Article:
//Solve for cam.zoom
cam.zoom = (cam.focus + item.screen.z) / cam.focus;
//Solve for cam.focus
cam.focus = item.screen.z / (cam.zoom * (1-1/cam.zoom));
//Solve for screenZ
screenZ = cam.focus*cam.zoom-cam.focus;
screenZ = -cam.z + targetZ;
//This is obviously pointless when you have a reference to item.screen.z, but useful if you're
//precomputing before a transition. negate perspective from screenX/screenY
var negatePersp:Number = 1/(cam.focus*cam.zoom/(cam.focus + item.screen.z));
Being able to get the position that a 2D coordinate should have on the x/z plane or the y/z plane was also necessary. I needed to evenly distribute unselected objects over the left and the right areas of the selected object.
We need a way to compute the x position that a plane should have based on a limited amount of screen real estate on the x axis at some variable z position. We will need some predefined variables. item is the Plane we’re computing the x position for, cam is our Camera3D, and xArea is the area we have to display objects on the left or right side of the selected object. Note that in the actual carousel, I only compute these values once, and use them as needed during transitions. The main difference is that a predefined z position is used to compute screenZ, which would take the place of item.screen.z.
//Compute the perspective
var persp:Number = cam.focus*cam.zoom/(cam.focus + item.screen.z);
//Compute half of the width of the item at item.screen.z,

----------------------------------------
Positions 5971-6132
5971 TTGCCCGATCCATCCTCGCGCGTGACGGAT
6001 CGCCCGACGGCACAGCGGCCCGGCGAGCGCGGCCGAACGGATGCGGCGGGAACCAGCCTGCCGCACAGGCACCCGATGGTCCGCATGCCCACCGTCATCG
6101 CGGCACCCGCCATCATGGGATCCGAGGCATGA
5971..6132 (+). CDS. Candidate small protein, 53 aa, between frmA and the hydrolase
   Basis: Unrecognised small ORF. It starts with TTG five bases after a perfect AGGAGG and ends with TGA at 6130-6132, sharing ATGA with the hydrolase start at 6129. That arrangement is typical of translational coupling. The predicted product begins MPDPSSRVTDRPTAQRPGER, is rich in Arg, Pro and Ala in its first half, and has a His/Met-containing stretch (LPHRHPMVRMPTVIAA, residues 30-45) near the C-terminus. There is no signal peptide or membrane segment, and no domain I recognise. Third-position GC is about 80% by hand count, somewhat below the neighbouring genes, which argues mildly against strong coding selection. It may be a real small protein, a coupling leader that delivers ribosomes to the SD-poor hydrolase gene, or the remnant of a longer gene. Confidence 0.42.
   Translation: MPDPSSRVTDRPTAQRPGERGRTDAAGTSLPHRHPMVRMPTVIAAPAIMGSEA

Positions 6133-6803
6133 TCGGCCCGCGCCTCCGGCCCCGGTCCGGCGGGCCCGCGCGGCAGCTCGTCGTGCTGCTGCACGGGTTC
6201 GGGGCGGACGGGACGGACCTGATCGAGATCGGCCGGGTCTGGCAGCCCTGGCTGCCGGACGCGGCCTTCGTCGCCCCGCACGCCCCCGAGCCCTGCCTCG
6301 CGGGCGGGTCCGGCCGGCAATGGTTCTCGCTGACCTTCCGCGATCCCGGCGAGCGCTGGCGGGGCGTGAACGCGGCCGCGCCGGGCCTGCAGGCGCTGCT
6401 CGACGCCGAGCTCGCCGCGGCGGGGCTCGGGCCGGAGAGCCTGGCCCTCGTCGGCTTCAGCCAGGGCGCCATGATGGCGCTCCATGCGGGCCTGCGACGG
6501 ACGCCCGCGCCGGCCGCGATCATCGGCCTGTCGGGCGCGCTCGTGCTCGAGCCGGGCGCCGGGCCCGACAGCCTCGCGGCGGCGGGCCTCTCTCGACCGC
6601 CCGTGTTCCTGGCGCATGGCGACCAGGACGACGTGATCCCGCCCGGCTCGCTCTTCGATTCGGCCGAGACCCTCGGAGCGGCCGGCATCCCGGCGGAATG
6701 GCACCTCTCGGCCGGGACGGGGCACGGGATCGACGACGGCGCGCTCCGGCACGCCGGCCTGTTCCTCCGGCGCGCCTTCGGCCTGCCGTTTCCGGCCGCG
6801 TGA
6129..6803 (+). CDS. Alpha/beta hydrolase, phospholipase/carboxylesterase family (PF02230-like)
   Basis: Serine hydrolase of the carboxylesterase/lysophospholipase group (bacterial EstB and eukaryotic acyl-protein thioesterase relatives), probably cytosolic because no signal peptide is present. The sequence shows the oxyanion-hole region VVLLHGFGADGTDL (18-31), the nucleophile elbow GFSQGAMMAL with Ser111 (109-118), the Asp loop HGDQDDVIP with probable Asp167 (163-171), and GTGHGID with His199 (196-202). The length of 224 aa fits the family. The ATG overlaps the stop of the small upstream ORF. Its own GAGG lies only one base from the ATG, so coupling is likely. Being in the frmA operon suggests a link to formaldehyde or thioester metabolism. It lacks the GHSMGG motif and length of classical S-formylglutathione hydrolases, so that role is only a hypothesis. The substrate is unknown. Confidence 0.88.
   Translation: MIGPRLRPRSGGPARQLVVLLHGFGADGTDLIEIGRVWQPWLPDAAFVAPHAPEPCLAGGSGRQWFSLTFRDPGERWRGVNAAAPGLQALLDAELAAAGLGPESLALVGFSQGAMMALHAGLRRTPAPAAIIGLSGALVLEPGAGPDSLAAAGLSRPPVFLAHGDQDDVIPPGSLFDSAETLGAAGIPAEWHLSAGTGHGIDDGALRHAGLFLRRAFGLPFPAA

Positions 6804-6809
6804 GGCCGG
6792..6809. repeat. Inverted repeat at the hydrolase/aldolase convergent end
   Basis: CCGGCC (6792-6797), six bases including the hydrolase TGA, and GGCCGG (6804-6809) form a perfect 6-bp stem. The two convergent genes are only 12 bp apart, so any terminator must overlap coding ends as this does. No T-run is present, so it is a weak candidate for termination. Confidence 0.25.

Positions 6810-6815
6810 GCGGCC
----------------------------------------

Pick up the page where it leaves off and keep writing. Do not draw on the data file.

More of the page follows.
//we need this value because the registration point of 3D display objects are at their center,
//and we don't want objects falling outside of xArea
var perspItemWidth:Number = item.width/2*persp;
//The following operation gives us a value which will produce the inverse ratio of persp
var negatePersp:Number = 1/persp;
//First subtract item.width,
//which we've computed perspective for at item.screen.z from xArea,
//then apply the inverse operation of perspective on xArea,
//we should think of xArea as if it were the screen.x of an object at item.sceen.z
var negatedXArea:Number = (xArea-perspItemWidth)*negatedPersp;
Inverse Ratio of Perspective Explained
Let’s say xArea is a 2D object at 0,0 with a width of 100. It’s taking up 100 pixels on the screen on the x axis. If we want to evenly distribute objects across this area at a z position of 1300, we can’t just use the width of xArea to compute the distribution. Let’s say we magically add a z property to xArea, and we send it to z position 1300. Now that it’s further away, it doesn’t take up as much space as it did when it was right in our face, so it doesn’t take up the 100 pixels of screen space that we need it to. What we do is compute the perspective to apply to an object at such a distance, and then we divide 1 by the perspective to get the inverse ratio of the perspective. We then multiply our new ratio by the width of xArea (100.) This gives us the distribution scale we need (127) in order to use a screen pixel width of 100 (as opposed to 78) at z position 1300. We can say that we need to distribute objects across 127 “papervision 3D units” in order to distribute them evenly across 100 screen pixels at a z position of 1300.